"He has a rental property encumbered by a 1st and a 2nd loan with Bank of America (B of A)."--->Only debt on a principal residence is eligible for the Mortgage Forgiveness Debt Relief Act of 2007.Rental property, even if it is residential property, is subject to a different set of rules. Some borrowers who own rental properties that are foreclosed or in short sales or workouts may qualify for mortgage cancellation relief under rules enacted in 1993 that apply to investment property.
"My question is whether the issuance of a 1099 means that this particular borrower will be liable for the taxes owed on the outstanding balance for the tax year in which it was issued? "--->It depends on the situation.Which 1099 Form are you talking about? 1099-A or 1099-C? Assume that you go bankrupt and your property goes into foreclosure sale and it sells for less than what you owe on the property, then there will be a deficiency.You, as a borrower, are liable to pay it off. Though your lender forgives this deficiency, it'll be considered as your taxable income. Your lender will usually send you a 1099-A Form, and you should report the income to the IRS. Similarly, if your lender modifies the terms of the loan and it results in cancellation of a certain portion of the debt, you owe the taxes on the cancelled debt amount to the IRS.
However, Your lender also should report the deficiency from the foreclosure or the short sale to the IRS for tax purposes. This is why they send you 1099-A Form, which is mainly for informational purpose.If you receive a 1099A Form, it doesn't mean the deficiency has been forgiven. This means thatthe lender can come after you in future to collect the debt.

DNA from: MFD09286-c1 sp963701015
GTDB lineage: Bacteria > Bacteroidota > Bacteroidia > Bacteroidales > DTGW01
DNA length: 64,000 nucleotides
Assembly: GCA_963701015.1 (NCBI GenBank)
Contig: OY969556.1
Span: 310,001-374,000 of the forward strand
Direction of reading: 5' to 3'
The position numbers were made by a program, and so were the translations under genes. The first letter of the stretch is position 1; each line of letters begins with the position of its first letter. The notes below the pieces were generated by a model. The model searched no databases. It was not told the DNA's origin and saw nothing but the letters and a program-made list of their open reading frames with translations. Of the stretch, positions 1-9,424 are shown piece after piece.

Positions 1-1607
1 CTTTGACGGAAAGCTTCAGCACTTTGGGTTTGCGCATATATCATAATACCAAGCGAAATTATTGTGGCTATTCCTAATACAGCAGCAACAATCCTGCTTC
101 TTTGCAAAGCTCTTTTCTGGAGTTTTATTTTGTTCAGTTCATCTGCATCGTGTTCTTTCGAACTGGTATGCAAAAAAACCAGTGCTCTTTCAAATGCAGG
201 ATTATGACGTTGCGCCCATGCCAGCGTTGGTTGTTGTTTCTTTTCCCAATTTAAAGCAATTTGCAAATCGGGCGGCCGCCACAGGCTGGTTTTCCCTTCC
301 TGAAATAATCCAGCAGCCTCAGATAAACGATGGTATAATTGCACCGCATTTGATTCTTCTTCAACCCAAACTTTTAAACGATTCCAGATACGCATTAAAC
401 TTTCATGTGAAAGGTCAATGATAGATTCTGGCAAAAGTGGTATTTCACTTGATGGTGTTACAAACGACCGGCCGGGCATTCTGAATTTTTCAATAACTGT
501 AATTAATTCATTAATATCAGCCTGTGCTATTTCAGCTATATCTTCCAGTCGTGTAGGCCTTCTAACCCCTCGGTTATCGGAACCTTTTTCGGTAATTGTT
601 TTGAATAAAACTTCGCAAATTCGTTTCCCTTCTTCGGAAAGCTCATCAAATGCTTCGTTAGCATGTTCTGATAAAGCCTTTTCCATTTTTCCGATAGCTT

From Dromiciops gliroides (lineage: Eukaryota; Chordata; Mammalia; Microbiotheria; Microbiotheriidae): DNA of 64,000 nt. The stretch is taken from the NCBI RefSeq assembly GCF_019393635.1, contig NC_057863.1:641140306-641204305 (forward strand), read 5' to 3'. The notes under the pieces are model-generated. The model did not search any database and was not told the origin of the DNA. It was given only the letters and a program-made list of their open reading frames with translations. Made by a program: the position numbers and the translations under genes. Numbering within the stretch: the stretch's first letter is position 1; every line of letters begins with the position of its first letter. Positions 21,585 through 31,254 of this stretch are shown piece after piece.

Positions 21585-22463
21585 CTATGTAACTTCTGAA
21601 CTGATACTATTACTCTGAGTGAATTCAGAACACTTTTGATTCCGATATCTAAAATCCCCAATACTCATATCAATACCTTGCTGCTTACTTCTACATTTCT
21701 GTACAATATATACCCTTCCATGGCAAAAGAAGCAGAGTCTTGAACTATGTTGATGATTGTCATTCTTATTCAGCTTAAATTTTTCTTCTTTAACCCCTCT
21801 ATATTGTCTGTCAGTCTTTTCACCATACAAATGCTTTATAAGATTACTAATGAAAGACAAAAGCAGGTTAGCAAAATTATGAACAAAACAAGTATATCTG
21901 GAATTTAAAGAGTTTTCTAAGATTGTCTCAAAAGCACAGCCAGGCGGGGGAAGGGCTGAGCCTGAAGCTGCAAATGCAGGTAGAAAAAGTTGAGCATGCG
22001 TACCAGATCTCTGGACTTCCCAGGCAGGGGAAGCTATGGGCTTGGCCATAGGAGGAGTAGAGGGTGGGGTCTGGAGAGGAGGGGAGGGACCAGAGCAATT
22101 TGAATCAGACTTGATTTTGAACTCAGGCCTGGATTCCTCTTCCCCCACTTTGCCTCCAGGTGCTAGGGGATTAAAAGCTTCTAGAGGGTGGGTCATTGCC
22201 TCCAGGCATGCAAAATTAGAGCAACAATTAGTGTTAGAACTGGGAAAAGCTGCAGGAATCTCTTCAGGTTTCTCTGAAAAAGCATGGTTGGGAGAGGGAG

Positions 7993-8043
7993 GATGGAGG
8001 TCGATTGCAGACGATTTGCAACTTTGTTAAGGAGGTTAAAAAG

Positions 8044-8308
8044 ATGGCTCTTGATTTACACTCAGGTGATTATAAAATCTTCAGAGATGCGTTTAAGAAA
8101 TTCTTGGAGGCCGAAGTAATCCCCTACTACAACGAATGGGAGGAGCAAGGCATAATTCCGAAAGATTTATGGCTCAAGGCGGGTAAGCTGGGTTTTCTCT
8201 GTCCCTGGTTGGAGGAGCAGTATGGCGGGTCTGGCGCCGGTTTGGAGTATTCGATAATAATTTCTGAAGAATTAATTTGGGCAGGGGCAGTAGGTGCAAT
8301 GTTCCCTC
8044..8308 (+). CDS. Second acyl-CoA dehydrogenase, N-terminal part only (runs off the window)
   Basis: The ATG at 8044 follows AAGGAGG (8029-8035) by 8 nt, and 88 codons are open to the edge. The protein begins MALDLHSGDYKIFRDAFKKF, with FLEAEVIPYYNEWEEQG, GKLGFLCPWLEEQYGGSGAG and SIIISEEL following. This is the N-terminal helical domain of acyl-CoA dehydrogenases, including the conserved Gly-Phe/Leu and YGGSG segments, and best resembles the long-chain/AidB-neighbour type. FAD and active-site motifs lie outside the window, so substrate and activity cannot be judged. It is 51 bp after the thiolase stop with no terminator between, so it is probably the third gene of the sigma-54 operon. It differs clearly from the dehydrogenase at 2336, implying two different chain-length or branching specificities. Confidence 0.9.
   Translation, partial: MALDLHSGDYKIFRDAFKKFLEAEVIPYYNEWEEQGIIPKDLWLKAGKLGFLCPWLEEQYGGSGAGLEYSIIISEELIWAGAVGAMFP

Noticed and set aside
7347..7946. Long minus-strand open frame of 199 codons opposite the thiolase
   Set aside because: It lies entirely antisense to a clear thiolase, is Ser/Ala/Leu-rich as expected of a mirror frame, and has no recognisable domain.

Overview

As longa s your lender decides to forgive the debt, then he'll send you a Form 1099-C. It suggests that the remainder of the debt has been cancelled and the lender will not come after you to collect the debt. You'll be required to report this as your income on yourtax return.
Suppose the mortgage is a recourse loan, thenyou will owe taxes to the IRS on the cancelled debt amount. But the Mortgage forgiveness debt relief ac tof 2007 does allow you to exclude the cancelled debt amount from your taxable income under certain conditions,i.e., The tax relief is limited to debt amount of $2 million, or etc. If the mortgage is a non-recourse loan, the lender cannot come after you to collect the deficiency. They have to be satisfied with whatever they get from the sale of the collateral aas you can see. So, even if there's a deficiency, it will not be considered as your cancellation of debt income. Thus, you will owe no taxes to the IRS due to the deficiency on the non-recourse loan.
In the case of second mortgage, unless your second mortgage lender completely forgives your remaining debt, Mortgage forgiveness debt relief act will not come into consideration on your second mortgage debt. However, even if the fact that your second mortgage lender charges off your debt, it does not necessarily mean that your debt is completely forgiven. It just means that the second lender has sold off your debt to a collection agency who will in turn collect the payments from you at a discount value.
For further info. please visit the IRS website; The Mortgage Forgiveness Debt Relief Act and Debt Cancellation